Best Practices in Implementing a Successful Hearing Conservation Program

Regulations

Best Practices in Implementing a Successful Hearing Conservation Program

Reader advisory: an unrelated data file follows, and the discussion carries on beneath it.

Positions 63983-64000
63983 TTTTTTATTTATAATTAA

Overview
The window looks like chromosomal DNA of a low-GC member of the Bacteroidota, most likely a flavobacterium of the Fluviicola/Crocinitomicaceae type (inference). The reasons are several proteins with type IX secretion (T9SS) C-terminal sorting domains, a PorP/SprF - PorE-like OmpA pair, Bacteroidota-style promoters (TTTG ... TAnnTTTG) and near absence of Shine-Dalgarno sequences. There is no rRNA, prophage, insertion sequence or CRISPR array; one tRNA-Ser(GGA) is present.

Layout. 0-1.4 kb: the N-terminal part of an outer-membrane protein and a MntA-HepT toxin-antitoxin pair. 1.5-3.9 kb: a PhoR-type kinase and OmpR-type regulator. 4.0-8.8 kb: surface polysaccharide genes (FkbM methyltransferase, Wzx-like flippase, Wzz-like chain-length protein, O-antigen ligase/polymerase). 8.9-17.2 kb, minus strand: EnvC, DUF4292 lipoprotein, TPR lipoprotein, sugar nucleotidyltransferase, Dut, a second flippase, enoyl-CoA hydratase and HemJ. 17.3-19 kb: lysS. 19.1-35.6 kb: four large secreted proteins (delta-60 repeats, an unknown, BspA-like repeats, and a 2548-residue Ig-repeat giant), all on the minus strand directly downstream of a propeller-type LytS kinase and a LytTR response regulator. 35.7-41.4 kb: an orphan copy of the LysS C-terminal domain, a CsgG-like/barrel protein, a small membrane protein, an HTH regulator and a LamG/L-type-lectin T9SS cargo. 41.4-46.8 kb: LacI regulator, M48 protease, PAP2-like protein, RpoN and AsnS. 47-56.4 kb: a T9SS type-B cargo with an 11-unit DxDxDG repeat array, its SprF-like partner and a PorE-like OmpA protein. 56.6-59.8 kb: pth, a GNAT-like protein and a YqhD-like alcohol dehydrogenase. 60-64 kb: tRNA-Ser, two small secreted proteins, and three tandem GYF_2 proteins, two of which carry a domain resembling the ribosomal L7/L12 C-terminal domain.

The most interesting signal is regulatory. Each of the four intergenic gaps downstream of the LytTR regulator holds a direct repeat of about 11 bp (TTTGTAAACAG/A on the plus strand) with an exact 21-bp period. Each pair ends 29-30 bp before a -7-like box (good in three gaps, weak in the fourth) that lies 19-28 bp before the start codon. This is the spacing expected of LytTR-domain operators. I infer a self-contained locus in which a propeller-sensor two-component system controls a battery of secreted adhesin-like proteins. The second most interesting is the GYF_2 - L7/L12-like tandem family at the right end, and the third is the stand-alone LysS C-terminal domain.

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Though the language of OSHA’s Occupational Noise Standard (29 CFR 1910.95) may appear convoluted, its dictates are rather straightforward: employers who have work areas with noise levels above 85 dBA TWA (Time Weighted Average) must implement a Hearing Conservation Program. Workers exposed to those levels must undergo annual audiograms; hearing protectors must be made available when noise reaches 85 dBA and are required to be worn at 90 dBA. And while implementing an OSHA-approved Hearing Conservation Program may appear complicated, it is not as daunting as it seems. There are a number of “best practices” safety managers can employ that not only help ensure compliance with regulations, but also promote positive employee hearing safety.

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